Winner of Book: Mental Toughness Training for Golf: Jonathan Darling

Body language is important in nearly every sport, but it is most important in Gymnastics.

Not only are the athletes asked to execute incredible displays of athleticism, but to smile while doing it. Gymnasts have to smile after a poor routine or dismount, even though it is probably the last thing that they want to do.

“Body language doesn’t talk, it screams.”

There is a mind-body relationship. Yes, our thoughts dictate how we feel, but the opposite is also true. Our body language often dictates our thoughts and our feelings. Simply put, mental toughness requires good body language. More to come next week when the article is published….

Honorable mentions of Body Language Importance: BLI

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1)    Poker: Yes- 100% @phillippiansdac & @mitchpgapro. Practically the ONLY reason this was not #1 was because Gymnastics wins out on the athleticism, and injury factor, and that you can’t smoke and do it.

2)    Figure Skating-Huge BLI. They often have to fake it as well with their BL if they do not stick a landing and they also have to smile during their performance as well.

3)    Competitive Cheer: again, 100% on the money @bkavicky. The nod still has to go the NCAA sanctioned and Olympic sport of Gymnastics.

4) Bull-Fighting- Um, yep.

There are two types of players; practice-day players and game-day players.

Practice-day players usually have the best workouts and seemingly spend the most amount of time working on their craft. We relish in and want those who have the hardest work-ethic to be rewarded. Even hearing about how “hard” someone has worked inherently makes it seem that they have earned it.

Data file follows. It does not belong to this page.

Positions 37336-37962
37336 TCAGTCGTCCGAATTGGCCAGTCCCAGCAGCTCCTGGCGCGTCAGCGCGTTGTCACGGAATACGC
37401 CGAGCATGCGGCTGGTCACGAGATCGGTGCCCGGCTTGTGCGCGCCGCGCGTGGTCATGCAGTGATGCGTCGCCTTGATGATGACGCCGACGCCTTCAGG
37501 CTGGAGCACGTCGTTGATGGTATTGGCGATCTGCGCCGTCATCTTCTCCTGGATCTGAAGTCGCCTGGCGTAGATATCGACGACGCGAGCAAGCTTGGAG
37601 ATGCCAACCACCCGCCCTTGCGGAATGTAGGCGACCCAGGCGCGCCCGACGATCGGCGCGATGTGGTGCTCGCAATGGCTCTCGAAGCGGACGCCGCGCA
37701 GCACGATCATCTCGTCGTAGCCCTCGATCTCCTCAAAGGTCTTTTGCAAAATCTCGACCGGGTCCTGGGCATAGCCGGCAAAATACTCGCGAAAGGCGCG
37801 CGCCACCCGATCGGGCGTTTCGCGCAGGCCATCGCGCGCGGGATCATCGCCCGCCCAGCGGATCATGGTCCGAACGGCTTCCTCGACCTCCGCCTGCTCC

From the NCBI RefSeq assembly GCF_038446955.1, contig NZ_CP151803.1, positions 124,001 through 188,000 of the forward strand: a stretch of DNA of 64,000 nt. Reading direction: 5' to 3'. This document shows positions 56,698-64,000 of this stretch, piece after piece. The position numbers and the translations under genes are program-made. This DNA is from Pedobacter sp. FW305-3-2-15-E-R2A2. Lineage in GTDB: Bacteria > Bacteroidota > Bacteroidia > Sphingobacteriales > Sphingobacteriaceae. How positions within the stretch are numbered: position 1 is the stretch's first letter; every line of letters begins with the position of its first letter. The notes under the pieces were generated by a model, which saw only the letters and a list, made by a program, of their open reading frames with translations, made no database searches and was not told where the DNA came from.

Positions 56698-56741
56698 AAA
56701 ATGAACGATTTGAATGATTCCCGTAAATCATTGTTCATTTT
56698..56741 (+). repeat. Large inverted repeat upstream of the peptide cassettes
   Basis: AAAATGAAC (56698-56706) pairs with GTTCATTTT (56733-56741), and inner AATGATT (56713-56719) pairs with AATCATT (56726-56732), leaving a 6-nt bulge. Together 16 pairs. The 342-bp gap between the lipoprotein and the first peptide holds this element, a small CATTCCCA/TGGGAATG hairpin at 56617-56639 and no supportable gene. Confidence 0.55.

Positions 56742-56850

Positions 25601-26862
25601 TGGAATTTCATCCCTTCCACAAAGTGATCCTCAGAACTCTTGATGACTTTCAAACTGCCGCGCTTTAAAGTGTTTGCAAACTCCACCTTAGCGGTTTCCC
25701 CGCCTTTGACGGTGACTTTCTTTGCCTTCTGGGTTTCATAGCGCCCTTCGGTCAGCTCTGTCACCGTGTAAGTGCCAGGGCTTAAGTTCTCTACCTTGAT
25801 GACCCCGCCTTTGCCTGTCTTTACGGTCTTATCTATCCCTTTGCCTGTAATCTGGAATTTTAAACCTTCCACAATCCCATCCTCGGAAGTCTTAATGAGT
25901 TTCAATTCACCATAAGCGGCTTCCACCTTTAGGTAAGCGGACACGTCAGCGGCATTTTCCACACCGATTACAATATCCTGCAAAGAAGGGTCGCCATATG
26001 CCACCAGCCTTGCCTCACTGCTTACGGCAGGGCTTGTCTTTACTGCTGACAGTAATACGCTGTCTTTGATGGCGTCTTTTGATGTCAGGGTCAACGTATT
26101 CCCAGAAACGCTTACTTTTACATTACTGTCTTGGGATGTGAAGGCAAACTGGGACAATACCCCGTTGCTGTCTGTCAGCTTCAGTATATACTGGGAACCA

For instance, Adrian Wilson, Pro Bowl safety for the Arizona Cardinals was on vacation with his family one month before training camp was to begin. Yet, he returned home just four days into a 17 day respite; “I cut the vacation short because I felt like I wasn’t getting any better,” Wilson says (USA Today, 2007).

On the other hand, game-day players often have the intangibles” of raising their game to a higher level during competition (i.e., Adrian Wilson). Notwithstanding that practice is the way to improve; it should be tempered with the realization that competition is the most important aspect. If we continually struggle during game-days, then making practice competitive is key.Only through competition in practice can players simulate these feelings of excitement. Setting up practices with win/lose situations is the surest way to replicate game day while at the same time utilizing practice players’ strengths.

Martina Navratilova won 177 tournament titles, most for any male or female tennis player. She was a consummate game-day player, but it wasn’t until she joined coach Nancy Lieberman that she adopted a new mentality. Nancy Lieberman’s goal: “Navratilova would train so hard that even on her worst day, she could beat anybody.”


Ideally, the “best” players effectively combine the competitiveness along with quality practice. However, if we are the hardest worker, yet our performances are not reflective, then we must examine the quality of our preparation. Whereas, if we raise our game only during competition then we haven’t reached our true potential. Game-day players must embrace how great they can be. They should be able to transfer their game-day competitiveness into practice by setting goals that they want to achieve.

Dr. Rob Bell is a Sport Psychology coach. DRB & Associates based in Indianapolis works with professional athletes & corporate athletes, coaches, and teams building their Mental Toughness.  His 2nd book is titled The Hinge: The Importance of Mental Toughness. Follow on twitter @drrobbell  or contact

Check out the new film & e-book, NO FEAR: A simple guide to mental toughness .